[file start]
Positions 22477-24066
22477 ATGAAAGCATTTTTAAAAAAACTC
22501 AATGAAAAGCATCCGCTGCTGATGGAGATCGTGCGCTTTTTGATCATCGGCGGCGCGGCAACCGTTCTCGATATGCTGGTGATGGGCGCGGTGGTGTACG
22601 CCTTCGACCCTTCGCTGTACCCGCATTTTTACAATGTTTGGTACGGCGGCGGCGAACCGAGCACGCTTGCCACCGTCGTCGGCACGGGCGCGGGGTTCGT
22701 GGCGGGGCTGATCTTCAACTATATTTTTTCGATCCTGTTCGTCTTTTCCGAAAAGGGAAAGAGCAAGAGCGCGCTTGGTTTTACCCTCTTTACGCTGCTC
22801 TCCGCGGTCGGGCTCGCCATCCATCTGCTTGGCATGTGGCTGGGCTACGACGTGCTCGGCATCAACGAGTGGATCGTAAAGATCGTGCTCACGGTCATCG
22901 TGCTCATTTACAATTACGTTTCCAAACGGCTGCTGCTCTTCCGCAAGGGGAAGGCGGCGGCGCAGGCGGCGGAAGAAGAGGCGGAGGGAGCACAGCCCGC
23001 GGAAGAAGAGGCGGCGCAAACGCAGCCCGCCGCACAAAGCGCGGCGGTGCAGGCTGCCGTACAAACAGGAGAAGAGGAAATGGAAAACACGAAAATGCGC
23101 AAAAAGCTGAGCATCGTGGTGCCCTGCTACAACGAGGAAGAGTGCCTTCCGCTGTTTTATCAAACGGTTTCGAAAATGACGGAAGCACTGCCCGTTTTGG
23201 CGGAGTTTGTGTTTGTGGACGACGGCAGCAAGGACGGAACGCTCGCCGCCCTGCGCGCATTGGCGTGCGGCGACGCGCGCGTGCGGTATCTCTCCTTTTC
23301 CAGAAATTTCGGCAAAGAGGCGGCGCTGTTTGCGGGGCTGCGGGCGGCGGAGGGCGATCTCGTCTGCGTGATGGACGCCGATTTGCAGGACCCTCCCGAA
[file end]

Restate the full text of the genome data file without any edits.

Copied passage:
Positions 22477-24066
22477 ATGAAAGCATTTTTAAAAAAACTC
22501 AATGAAAAGCATCCGCTGCTGATGGAGATCGTGCGCTTTTTGATCATCGGCGGCGCGGCAACCGTTCTCGATATGCTGGTGATGGGCGCGGTGGTGTACG
22601 CCTTCGACCCTTCGCTGTACCCGCATTTTTACAATGTTTGGTACGGCGGCGGCGAACCGAGCACGCTTGCCACCGTCGTCGGCACGGGCGCGGGGTTCGT
22701 GGCGGGGCTGATCTTCAACTATATTTTTTCGATCCTGTTCGTCTTTTCCGAAAAGGGAAAGAGCAAGAGCGCGCTTGGTTTTACCCTCTTTACGCTGCTC
22801 TCCGCGGTCGGGCTCGCCATCCATCTGCTTGGCATGTGGCTGGGCTACGACGTGCTCGGCATCAACGAGTGGATCGTAAAGATCGTGCTCACGGTCATCG
22901 TGCTCATTTACAATTACGTTTCCAAACGGCTGCTGCTCTTCCGCAAGGGGAAGGCGGCGGCGCAGGCGGCGGAAGAAGAGGCGGAGGGAGCACAGCCCGC
23001 GGAAGAAGAGGCGGCGCAAACGCAGCCCGCCGCACAAAGCGCGGCGGTGCAGGCTGCCGTACAAACAGGAGAAGAGGAAATGGAAAACACGAAAATGCGC
23101 AAAAAGCTGAGCATCGTGGTGCCCTGCTACAACGAGGAAGAGTGCCTTCCGCTGTTTTATCAAACGGTTTCGAAAATGACGGAAGCACTGCCCGTTTTGG
23201 CGGAGTTTGTGTTTGTGGACGACGGCAGCAAGGACGGAACGCTCGCCGCCCTGCGCGCATTGGCGTGCGGCGACGCGCGCGTGCGGTATCTCTCCTTTTC
23301 CAGAAATTTCGGCAAAGAGGCGGCGCTGTTTGCGGGGCTGCGGGCGGCGGAGGGCGATCTCGTCTGCGTGATGGACGCCGATTTGCAGGACCCTCCCGAA